Far from family and home, Caroline was now the wife of a man who largely ignored and scorned her. Nevertheless, 2 years after the marriage, she gave birth to the longed-for heir to the throne, Frederick the VI. Not long afterwards, returning from his travels, the king brought with him  Johann Friedrich Struensee, a doctor for the poor from Altona, in whom he had developed a particular trust and had chosen to be his personal physician. But not only the king - Caroline was also fascinated by the man and he with her! They fell in love, a ménage à trois (three way relationship) began - incidentally with the blessing of the king – and who from then on, under Struensee's influence, was a little more affectionate towards his wife. In July 1771, Caroline gave birth to her daughter Louise Augusta, whose father, it is rumored today, was still more than a personal physician.

    Struensee was appointed minister by the king and used his influence (and incidentally, also led Denmark into the Enlightenment) – which was an immense threat to the nobility. Plots were forged that weighed heavily upon him and Caroline was used as the pawn of his opponents. In March 1772 she admitted to the affair that had long been a thorn in the courtiers’ side.

    Struensee was placed under arrest, but only then was the warrant presented to the king for signature and with the recommendation to have the doctor from Altona executed - and swiftly. Said and done. The execution took place in April 1772. The young Queen Caroline Mathilde, not even twenty-one years old, was exiled to Celle. Here she lived miserably and only hoped that she would soon see her children again. She ate a lot, read a lot, took care of the needy and enjoyed socialising with the citizens of Celle on walks in the town. Only three years later she died of a fever and was buried in the Royal crypt in Celle.  Today, a monument to Queen Caroline can be discovered in the French garden in Celle, a street also bears her name as does an hotel.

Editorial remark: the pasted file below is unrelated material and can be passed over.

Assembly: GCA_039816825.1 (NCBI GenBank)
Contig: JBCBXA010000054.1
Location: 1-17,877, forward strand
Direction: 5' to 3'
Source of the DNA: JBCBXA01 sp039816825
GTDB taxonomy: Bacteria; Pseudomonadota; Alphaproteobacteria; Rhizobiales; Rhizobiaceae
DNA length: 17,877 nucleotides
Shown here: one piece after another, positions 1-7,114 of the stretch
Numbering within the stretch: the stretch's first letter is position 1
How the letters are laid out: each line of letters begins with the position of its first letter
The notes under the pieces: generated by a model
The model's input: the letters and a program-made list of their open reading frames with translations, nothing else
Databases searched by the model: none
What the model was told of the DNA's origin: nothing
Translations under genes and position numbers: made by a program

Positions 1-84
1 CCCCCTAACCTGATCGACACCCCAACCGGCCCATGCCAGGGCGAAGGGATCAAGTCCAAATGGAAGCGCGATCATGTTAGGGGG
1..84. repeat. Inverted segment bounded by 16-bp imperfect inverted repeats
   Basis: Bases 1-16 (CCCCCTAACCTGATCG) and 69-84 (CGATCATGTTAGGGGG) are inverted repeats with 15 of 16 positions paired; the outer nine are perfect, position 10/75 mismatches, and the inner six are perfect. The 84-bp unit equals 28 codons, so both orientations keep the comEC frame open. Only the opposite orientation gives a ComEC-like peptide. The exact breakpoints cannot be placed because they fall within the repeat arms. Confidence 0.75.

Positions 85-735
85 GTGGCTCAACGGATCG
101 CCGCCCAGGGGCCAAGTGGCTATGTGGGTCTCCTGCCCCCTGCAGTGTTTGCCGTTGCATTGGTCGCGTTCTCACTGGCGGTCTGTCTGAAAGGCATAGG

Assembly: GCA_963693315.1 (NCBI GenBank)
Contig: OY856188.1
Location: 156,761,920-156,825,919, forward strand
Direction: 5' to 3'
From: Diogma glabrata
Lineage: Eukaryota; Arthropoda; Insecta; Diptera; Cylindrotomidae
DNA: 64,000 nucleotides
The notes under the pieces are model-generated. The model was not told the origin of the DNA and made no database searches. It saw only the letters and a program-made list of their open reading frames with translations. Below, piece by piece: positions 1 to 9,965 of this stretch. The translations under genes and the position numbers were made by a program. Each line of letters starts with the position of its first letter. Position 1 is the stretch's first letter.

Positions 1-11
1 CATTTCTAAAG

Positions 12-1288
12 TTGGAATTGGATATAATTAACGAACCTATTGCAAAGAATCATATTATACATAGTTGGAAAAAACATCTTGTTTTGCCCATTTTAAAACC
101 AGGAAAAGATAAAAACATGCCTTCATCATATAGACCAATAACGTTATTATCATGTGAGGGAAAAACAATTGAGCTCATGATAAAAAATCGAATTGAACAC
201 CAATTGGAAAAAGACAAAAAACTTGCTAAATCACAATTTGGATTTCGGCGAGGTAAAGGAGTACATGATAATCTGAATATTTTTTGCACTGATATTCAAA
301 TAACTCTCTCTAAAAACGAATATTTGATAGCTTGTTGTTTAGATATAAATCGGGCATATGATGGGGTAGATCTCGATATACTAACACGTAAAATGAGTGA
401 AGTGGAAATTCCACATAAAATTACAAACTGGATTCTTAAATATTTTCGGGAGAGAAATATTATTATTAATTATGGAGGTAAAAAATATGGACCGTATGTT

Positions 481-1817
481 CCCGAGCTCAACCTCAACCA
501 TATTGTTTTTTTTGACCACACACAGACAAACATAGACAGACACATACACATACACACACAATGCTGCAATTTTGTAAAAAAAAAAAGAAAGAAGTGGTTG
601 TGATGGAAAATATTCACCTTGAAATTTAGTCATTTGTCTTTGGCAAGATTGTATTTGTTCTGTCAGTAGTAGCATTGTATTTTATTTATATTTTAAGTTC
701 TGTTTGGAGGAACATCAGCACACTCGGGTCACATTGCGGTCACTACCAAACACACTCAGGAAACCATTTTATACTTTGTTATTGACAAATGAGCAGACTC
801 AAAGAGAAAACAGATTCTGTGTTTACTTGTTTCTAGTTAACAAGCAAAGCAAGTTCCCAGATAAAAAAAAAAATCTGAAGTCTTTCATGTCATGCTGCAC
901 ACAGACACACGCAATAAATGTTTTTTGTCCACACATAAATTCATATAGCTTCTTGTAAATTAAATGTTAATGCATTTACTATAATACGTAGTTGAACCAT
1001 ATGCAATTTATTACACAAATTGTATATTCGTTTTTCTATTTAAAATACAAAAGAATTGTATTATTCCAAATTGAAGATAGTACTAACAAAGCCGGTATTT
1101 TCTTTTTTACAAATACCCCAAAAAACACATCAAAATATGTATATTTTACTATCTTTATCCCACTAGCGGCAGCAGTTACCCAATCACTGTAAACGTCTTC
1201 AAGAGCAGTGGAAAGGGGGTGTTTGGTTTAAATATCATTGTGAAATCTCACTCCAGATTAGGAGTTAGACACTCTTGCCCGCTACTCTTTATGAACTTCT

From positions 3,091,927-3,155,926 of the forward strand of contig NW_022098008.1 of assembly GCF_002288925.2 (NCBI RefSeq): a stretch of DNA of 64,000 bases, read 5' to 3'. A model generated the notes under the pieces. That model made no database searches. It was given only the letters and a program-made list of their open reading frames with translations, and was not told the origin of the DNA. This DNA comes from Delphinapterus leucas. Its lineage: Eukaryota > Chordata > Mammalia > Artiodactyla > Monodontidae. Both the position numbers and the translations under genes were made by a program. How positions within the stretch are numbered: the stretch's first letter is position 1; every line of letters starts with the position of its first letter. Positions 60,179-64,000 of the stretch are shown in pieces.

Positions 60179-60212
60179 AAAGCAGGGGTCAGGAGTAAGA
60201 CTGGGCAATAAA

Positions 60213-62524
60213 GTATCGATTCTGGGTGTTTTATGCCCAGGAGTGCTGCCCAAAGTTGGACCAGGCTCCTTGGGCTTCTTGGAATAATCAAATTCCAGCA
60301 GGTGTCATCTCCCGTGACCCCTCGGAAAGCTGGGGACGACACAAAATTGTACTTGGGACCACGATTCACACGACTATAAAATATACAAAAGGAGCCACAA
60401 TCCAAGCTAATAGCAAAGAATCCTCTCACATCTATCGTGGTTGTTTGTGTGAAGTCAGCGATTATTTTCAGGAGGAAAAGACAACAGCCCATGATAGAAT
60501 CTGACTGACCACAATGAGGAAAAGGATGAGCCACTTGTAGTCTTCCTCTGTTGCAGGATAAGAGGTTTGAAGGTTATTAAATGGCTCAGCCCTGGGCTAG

Herzog Georg Wilhelm
© Residenzmuseum im Celler Schloss. Foto: Fotostudio Loeper, Celle

Duke Georg Wilhelm

The last Duke (1624-1705)

He was the second son of George, Duke of Calenberg (1583-1641).
George William went on educational trips and enjoyed spending time in the Netherlands, Italy and above all in Venice. When his older brother Christian Ludwig succeeded the Principality of Lüneburg (Celle), George William inherited the Principality of Calenberg (Hanover) in 1648. With the death of his older brother Christian Ludwig in 1665, George William moved to Celle, in the coveted principality of Lüneburg.